When it comes to strangers, the American English Coonhound is typically friendly and inviting. Still, the breed’s vigilant side might prompt these dogs to sound a vocal alert upon detecting an unfamiliar presence, not as a sign of aggression but as a “heads-up” for their family.

American English Coonhound Feeding & Nutrition

Feeding the American English Coonhound requires attention to the breed’s specific needs, driven by the dog’s active nature and robust constitution. When considering the nutritional requirements of this breed, it’s essential to account for age, activity level, and any unique health concerns.

For puppies, their early growth phase means they need a diet rich in essential nutrients to support bone and muscle development. Puppy-specific formulas, often denser in certain nutrients and calories, can be an excellent choice. Introducing puppies to a regular feeding routine early on helps to establish healthy eating habits and prevents overeating.

As the coonhound transitions to adulthood, their dietary needs shift. An adult American English Coonhound, particularly one that is active or involved in sporting activities, may require a diet that supports sustained energy release. Typically, this means a high-quality commercial dog food that lists meat as the primary ingredient, supplemented by wholesome grains, vegetables, and essential fats.

In terms of quantity, the average American English Coonhound might consume anywhere between 2 to 2.5 cups of dry dog food daily. However, it’s vital to monitor the dog’s weight and adjust portions based on activity levels. Overfeeding can lead to obesity, a condition that can strain the joints and shorten any dog’s lifespan.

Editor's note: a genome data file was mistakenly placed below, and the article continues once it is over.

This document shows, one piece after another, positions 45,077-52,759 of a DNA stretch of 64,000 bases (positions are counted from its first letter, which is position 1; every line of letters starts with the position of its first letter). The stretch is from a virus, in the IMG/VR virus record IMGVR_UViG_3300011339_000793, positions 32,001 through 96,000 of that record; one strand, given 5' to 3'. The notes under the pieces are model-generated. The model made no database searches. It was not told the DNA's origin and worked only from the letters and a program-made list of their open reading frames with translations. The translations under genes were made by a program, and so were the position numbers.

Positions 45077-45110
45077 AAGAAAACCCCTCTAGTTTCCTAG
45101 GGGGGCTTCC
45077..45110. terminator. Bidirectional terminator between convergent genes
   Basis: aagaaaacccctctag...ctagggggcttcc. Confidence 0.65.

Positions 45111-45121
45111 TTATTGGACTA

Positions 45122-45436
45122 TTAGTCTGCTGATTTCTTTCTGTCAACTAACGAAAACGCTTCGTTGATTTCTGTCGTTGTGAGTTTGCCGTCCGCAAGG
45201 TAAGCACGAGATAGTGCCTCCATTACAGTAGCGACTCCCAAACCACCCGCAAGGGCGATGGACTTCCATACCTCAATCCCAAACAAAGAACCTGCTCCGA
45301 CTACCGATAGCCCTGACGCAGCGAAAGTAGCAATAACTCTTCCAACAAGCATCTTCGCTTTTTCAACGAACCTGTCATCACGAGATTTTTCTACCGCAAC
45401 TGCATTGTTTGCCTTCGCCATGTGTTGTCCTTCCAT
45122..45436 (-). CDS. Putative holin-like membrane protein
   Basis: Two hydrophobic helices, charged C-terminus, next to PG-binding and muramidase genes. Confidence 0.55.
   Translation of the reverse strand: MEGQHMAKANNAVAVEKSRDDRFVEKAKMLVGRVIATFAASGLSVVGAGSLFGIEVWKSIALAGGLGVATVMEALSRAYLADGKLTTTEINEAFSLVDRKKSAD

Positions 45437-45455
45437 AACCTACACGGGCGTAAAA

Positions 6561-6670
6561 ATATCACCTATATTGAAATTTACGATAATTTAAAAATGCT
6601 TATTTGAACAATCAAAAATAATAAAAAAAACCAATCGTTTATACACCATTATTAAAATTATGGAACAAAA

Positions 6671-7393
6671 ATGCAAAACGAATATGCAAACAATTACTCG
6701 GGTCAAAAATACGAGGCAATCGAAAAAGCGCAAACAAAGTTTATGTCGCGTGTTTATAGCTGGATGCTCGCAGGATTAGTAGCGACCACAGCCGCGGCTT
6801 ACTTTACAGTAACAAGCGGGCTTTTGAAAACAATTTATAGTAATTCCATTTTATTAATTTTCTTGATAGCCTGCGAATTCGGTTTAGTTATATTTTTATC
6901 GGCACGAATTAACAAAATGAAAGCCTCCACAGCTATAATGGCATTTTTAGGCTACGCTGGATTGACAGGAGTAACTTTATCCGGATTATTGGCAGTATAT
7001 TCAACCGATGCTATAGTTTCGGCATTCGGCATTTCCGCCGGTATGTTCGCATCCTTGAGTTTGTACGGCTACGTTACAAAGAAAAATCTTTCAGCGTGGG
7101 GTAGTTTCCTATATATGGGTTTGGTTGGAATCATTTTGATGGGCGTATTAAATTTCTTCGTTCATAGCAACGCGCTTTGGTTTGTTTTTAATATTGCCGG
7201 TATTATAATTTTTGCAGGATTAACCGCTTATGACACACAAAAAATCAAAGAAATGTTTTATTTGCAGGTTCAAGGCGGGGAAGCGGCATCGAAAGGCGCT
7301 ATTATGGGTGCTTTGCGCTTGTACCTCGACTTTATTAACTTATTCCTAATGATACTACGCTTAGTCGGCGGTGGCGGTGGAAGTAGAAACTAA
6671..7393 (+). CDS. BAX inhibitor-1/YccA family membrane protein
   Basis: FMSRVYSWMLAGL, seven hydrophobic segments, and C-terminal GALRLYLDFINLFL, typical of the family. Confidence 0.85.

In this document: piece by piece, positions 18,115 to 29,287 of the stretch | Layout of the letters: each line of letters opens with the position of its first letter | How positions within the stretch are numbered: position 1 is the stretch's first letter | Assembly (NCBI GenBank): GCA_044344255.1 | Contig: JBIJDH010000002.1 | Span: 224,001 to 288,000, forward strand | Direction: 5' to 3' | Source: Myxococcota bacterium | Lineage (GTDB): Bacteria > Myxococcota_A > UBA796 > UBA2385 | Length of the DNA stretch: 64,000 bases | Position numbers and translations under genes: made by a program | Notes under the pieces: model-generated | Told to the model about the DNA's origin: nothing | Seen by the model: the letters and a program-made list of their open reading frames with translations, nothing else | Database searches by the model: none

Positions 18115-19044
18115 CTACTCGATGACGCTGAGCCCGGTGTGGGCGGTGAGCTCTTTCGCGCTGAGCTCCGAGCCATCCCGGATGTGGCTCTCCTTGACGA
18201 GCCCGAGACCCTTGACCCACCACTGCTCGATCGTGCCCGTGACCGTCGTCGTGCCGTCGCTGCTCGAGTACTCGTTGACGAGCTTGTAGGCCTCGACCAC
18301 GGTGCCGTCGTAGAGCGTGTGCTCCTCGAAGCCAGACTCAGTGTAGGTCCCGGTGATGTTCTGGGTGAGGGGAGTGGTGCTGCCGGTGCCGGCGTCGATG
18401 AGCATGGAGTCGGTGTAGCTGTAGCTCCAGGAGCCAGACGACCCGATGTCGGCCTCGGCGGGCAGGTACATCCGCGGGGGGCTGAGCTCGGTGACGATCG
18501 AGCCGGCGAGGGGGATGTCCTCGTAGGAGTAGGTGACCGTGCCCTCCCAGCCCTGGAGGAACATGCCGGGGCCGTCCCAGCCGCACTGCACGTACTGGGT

While some owners might be tempted to offer multiple meals throughout the day, a structured feeding routine involving one or two fixed meal times can be more beneficial. It not only establishes predictability but also aids in digestion.

Remember, fresh water should always be available. And while treats can be a valuable training tool, they should be offered in moderation to prevent excessive calorie intake.

American English Coonhound Training

Training an American English Coonhound brings with it unique challenges and rewards, intricately tied to the breed’s hunting heritage. As a coonhound developed to work closely with humans, they possess an innate intelligence that, when coupled with the dog’s energy, requires a careful approach to training.

Starting early with training is beneficial for the American English Coonhound. Puppyhood offers a malleable period where establishing foundational commands and behaviors can be smoother. As puppies grow, their natural curiosity and determination can sometimes be mistaken for stubbornness. It’s essential to recognize this trait and channel it positively rather than confront it head-on.

Their sensitivity, as highlighted earlier, means that they respond best to positive reinforcement techniques. Reward-based training, involving treats or praise, usually yields the best results. Conversely, negative or punitive measures can be counterproductive, potentially leading to a withdrawn or anxious dog.

Barking can sometimes be a point of contention. Given the breed’s role in tracking and treeing game, the vocalizations of these coonhounds served a purpose. In a modern household setting, this can translate to barking at perceived threats or when they pick up intriguing scents. Training these hounds to control this instinct requires patience and consistency, introducing commands like “quiet” or “enough” and reinforcing them over time.